Palpation

Rules of palpation:
-away -> towards
-soft -> deep

Deformity, deficit, void, gap?
-grade 3 tissue damage, Fx?

Pain level 1-10
≥7 = significant/ concerned

Pinpoint or diffuse pain?

Sharp, lancing pain?

Crepitus?

Apprehensive?

Basic ortho assessment/ decision tree: initial management decision

remove from field
-stabilize
- after follow-up and get info a 2nd time

Basic ortho assessment/ decision tree: sideline assessment

sideline assessment
-gradual, Fnxl testing
-safe RTP
-when do you refer to play?

Evaluation Process Overview

Management Decision/Action
-immediate care protocols:
*activate EAP/911
*PRICE (first 72 hours most important
-referral?
*timing?

Re-evaluate
-follow-up as necessary
*that night
*next morning

Record Keeping
-following initial evaluation and throughout the process
*keep notes!
-it not written down, it didn't happen

Tissue Properties: Load

external or intenral forces acting on body

Tissue Properties: mechanical stress

internal response and change in dimensions
-health and age

Tissue Properties: viscoelastic properties

amount of resistance to stress

Tissue Properties: yield point

elasticity reaches max. limits -> mechanical failure
-the point you straign
-pulling it to its max. end range

types of forces

-tension
-stretching
-compression (back)
-shearing (golf swing)
-bending

injuries to skin: soft tissue and skin

-friction blister
-abrasion
-bruise
-laceration
-skin avulsion
-incision
-puncture

effected tissues & injuries: skeletal muscle injuries

-muscle tissues & tendons
-muscle cramps
-contusions
-muscle soreness (DOMS) & stiffness

effected tissues & injuries: chronic MT injuries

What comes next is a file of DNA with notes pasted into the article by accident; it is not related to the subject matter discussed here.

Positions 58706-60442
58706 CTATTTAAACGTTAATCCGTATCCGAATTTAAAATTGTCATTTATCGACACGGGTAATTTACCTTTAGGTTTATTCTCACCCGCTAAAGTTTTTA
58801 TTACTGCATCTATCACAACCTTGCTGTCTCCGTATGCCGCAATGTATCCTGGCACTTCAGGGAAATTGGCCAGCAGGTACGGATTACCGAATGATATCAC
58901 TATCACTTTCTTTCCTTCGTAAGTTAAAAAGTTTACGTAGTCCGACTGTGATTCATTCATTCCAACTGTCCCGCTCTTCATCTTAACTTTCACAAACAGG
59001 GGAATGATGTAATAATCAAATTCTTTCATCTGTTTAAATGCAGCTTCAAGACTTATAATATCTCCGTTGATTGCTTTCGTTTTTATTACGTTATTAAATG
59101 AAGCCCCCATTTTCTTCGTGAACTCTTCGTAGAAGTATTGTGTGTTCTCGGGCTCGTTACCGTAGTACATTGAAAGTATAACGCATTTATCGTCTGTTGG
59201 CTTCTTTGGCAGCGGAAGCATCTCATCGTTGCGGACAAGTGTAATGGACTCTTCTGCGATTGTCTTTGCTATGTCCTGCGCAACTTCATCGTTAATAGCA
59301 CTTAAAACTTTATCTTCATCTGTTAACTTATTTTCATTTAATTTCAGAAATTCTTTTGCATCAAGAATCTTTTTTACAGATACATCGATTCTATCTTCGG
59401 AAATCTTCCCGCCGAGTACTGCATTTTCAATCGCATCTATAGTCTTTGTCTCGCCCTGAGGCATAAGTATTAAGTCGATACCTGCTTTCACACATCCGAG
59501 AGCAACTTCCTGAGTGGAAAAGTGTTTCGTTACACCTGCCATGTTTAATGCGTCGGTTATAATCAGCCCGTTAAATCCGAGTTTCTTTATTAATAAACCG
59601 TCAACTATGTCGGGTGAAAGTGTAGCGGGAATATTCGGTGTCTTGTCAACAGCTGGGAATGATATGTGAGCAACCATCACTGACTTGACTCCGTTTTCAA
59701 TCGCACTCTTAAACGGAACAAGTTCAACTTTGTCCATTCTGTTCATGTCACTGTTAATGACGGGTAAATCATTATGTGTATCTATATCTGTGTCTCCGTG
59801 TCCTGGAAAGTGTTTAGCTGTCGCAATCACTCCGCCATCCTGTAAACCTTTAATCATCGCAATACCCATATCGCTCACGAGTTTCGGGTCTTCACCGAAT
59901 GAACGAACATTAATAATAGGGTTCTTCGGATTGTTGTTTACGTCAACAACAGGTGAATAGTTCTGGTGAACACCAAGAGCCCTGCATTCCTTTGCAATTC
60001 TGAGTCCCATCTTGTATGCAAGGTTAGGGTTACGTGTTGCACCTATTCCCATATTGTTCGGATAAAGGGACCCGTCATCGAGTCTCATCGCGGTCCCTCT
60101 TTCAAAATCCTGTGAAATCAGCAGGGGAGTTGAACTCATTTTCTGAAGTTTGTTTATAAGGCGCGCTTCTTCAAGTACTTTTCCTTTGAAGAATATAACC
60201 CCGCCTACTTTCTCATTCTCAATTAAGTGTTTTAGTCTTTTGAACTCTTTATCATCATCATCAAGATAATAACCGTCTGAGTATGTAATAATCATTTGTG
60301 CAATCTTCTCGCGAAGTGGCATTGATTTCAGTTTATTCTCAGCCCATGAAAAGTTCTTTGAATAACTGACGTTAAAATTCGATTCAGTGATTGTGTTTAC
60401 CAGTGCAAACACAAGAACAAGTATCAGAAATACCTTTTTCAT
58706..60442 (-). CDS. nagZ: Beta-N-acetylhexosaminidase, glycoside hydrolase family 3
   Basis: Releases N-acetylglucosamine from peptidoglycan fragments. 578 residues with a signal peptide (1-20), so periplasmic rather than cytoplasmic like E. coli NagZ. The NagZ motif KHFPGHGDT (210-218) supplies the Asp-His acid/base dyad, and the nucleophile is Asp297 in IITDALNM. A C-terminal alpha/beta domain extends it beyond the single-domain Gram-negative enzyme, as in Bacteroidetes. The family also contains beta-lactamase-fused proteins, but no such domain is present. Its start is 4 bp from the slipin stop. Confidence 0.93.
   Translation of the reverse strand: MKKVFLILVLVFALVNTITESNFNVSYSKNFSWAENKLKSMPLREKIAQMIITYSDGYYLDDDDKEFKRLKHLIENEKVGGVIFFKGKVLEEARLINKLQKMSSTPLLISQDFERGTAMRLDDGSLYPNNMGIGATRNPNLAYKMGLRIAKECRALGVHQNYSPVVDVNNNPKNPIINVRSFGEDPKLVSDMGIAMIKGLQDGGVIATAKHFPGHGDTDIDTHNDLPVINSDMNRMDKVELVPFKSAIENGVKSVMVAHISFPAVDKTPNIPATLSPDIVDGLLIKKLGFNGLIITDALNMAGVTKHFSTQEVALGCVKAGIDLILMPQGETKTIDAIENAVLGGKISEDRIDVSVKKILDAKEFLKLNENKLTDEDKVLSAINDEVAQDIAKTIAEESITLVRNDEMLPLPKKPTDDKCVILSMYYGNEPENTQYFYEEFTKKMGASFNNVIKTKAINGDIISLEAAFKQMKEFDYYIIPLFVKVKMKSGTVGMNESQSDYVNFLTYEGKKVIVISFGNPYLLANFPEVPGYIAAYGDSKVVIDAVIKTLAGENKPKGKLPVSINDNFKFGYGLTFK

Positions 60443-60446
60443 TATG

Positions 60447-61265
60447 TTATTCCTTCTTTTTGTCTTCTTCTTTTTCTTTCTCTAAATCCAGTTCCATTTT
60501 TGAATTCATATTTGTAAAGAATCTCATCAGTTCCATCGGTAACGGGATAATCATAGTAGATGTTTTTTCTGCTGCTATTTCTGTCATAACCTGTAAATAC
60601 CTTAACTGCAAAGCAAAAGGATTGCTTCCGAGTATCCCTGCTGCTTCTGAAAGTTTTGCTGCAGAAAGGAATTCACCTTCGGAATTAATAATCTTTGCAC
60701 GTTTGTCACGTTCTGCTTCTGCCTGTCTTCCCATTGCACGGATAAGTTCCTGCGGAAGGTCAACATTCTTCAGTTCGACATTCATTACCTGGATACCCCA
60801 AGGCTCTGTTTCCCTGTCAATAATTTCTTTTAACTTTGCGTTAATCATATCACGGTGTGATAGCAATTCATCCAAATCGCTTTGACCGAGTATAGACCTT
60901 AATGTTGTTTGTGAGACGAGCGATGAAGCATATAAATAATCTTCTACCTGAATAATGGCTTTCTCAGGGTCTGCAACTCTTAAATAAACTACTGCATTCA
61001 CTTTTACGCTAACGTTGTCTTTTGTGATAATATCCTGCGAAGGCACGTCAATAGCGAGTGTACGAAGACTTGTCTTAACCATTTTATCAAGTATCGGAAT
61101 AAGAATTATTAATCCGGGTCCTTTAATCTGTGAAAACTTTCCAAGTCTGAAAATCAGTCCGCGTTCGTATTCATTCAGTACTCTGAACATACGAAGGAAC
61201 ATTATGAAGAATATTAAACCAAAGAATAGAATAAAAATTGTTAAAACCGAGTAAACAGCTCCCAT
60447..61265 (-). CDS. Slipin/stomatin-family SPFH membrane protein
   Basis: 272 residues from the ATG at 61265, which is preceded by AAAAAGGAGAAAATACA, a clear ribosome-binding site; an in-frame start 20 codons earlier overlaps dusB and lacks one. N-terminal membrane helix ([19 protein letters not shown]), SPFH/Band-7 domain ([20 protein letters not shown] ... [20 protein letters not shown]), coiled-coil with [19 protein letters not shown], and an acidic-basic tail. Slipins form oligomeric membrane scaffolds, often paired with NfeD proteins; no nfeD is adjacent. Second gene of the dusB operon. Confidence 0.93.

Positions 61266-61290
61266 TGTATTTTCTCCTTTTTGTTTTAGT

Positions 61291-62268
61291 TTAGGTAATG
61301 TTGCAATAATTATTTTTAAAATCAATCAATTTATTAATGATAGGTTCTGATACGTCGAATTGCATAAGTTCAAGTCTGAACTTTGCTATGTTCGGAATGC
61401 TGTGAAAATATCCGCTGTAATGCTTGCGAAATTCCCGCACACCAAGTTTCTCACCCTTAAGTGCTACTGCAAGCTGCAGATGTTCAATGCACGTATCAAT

-myositis/fascitis: inflammation & degeneration of the MT

-"tendinitis": inflammation, irritation, and swelling of a tendon
*tendinopathies
*tenosynovitis

-atrophy: loss of muscle

effected tissues & injuries: connective tissue

Joint Capsule:
-ligament sprains
-articular cartilage

Fibroid Cartilage:
-meniscii
-labrum

effected tissues & injuries: joint injuries

-subluxations & dislocations
-chronic joint injurie
-arthritis
-bursitis

bone functions

-body support
-organ protection
-movement
-reservoir for calcium
-formation of blood cells

types of bone

-flat
-irregular
-short
-long

bone injuries

occur most where bone changes shape

types of bone injuries

-periostitis: "shin splints" ulna & medial shin
-depressed Fx: flat bone
-greenstick Fx: divit
-impacted Fx: crushed
-longitudinal Fx: long
-spiral Fx: up & around
-transverse Fx: sideways
-comminuted Fx: blown
-blowout Fx: eye socket
-avulsion Fx: something pulled off
-stress Fx: overuse

Neuropraxia

-direct flow to nerve
- temporary loss of motor and sensory function due to blockage of nerve conduction

signs: prolonged neuritis can lead to paralysis

microtrauma & overuse syndrome

-caused by repetitive stress to tissue
-friction, pressure, volume of activity, biomechanics

microtrauma & overuse syndrome examples

*achilies tendinitis
*shin splints
*stress Fxs
*osgood-schlatter's disease
*jumper's knee
*patellar chondromalacia
*apophyseal avulsion: little leaguer's elbow and shoulder
*rotators cuff tendonitits
*impingement syndrome
*golfer's elbow
*tennis elbow
*low back pain